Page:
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With Facebook changing their name to Meta, it may seem to some as if social media and entertainment are going to be the main applications of the metaverse. This couldn’t be further from the truth. In fact, if you dig a little deeper, you’ll realize that it has the potential to benefit society in many ways. Companies like XR Wizards are well aware of this and, as such, have been developing metaverse solutions for business through their Mazer platform which can be applied across a number of industries, one of which is healthcare. You might be wondering how the metaverse can be applied to this industry, so in this article, we will address these doubts and outline some ways in which metaverse solutions might positively impact healthcare.
Medical Training in Metaverse
Medical training has involved the use of virtual reality (VR) and extended reality (XR) technologies in recent years, and this will only become more immersive and engaging as metaverse solutions for healthcare continue to develop. For most of this training, all that will be needed is a headset or other wearable device, such as Microsoft’s HoloLens – a headset that is more compact and less invasive than the bulkier ones most people associate with VR technology – meaning that it can be done from anywhere. With such devices, the learning experience can also be enhanced as it appeals to more of the senses than if students simply read from a book or watch a video, while also cutting them off from outside distractions. Such all-encompassing training is far more engaging and therefore far more memorable for students. And because lessons can be constructed to be infinitely repeatable, students can practice complex scenarios again and again.
Haptic technologies will also allow surgeons to train in the metaverse by providing realistic feelings of touch in the virtual world. Students will be able to dive into a digital space which is an exact replica of a surgical theatre to practice performing operations and get used to the high-pressure setting as well. Of course, this comes without any risk to the patient, and without the use of any physical equipment, so both lives and money can be saved. Such metaverse solutions for healthcare also offer the previously impossible opportunity for students to relive operations from the perspective of the surgeon. In this way, they will be able to learn from experts in the most immersive way possible.
Developing New Technologies
When the metaverse has been fully developed, it will be a universe full of interconnected virtual spaces such as the Mazer spaces created by XR Wizards. These will all be interoperable, meaning that individuals will be able to move freely between them from anywhere in the world. Designers and researchers will be able to come together in these metaverse spaces and collaborate from their respective offices or workshops to create new machinery and other medical solutions. This will effectively remove the borders and boundaries of the physical world, allowing the very best scientists and engineers from around the world to connect to build the very best healthcare solutions, all within a comfortable and immersive metaverse space.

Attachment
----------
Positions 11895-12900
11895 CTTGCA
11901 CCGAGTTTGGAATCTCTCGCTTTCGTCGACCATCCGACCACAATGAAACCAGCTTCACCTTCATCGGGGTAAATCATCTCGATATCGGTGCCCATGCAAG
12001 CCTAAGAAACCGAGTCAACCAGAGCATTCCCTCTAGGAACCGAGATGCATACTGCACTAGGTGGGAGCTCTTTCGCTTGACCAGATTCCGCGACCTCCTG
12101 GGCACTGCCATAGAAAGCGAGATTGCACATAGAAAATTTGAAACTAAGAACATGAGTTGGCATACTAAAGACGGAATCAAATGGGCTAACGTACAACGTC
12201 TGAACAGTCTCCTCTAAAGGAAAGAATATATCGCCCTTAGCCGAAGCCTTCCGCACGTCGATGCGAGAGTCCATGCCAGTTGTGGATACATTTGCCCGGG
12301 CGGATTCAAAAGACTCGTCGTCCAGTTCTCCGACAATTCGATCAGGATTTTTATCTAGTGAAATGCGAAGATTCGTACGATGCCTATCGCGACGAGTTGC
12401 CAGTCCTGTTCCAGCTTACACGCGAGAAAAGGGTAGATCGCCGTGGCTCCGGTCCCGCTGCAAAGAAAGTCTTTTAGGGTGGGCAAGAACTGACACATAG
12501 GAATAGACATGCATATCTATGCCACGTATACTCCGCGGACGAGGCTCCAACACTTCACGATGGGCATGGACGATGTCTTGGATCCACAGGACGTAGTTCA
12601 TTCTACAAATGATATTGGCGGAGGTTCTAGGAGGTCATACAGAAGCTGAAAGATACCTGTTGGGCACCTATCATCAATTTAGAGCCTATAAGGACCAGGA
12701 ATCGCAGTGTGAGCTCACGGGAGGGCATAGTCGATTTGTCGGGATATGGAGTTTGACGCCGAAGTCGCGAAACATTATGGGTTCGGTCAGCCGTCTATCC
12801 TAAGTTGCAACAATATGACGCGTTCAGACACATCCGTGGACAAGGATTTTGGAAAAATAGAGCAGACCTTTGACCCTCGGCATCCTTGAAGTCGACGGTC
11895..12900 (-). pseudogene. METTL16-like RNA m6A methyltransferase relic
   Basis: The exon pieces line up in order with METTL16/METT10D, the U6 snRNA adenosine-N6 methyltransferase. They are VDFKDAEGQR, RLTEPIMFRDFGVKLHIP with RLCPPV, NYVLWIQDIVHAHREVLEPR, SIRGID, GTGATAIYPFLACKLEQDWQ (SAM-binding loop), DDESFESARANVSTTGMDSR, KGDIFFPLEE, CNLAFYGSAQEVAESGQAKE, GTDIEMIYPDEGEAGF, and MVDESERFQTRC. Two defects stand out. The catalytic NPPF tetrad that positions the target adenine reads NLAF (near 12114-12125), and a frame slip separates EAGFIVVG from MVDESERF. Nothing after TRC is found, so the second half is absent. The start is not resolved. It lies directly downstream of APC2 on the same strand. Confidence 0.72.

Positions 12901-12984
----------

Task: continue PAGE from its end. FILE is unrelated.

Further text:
Companies like ImmersiveTouch have already created XR solutions for healthcare which can give us an idea of how things might improve as the metaverse develops. They have developed a technology that allows surgeons to view a patient’s anatomy using 3D advanced visualization so that they can visualize the area to be operated on from all possible angles and in great detail prior to performing the operation. With more advanced wearables, they will also be able to see data from MRI or CT scans during surgery, making the process much more precise and effective.
Metaverses technologies will also help to develop decentralised medical platforms. DeHealth, a UK-based company, is building a metaverse platform where doctors can interact with patients no matter where they are in the world. This metaverse space will have its own economy that uses the HLT token and is backed up by blockchain technology, allowing it to become a fully decentralized ecosystem.
The development of digital twins, virtual representations of real-world objects, will also allow doctors to do things that they couldn’t even dream of just a few years ago. At the moment, digital twins are being used to make virtual models of individual organs and body parts, such as the human hearts created by Philips and Siemens, but, eventually, we will be able to create accurate digital twins of patients themselves, allowing us to perform tests or practice surgeries on them to project how they might react, thus making the whole process much more predictable and ultimately much safer. And they aren’t only used to map human bodies; digital twins are applied to supply chains, facilities, and equipment as well, meaning that they can be implemented as metaverse solutions for all sorts of businesses and industries. Of course, this will all mean that there is a huge amount of people’s highly sensitive data floating around in the metaverse, but with blockchain technology, it should be totally secure (see our Mazer blog post about blockchain in the metaverse for more on this).
Although the current applications are limited compared to what many are envisioning, companies like US-based medical outfit Zimmer Biomet are making the best use of the technology as it stands. They are currently using the HoloLens to develop surgical tools, track patient progress, and bring doctors together with their patients in mixed reality experiences to prepare both for procedures and surgeries. From these modest beginnings, it’s clear to see that there is the potential to develop far more sophisticated metaverse solutions for the healthcare industry.
Physical Health in the Metaverse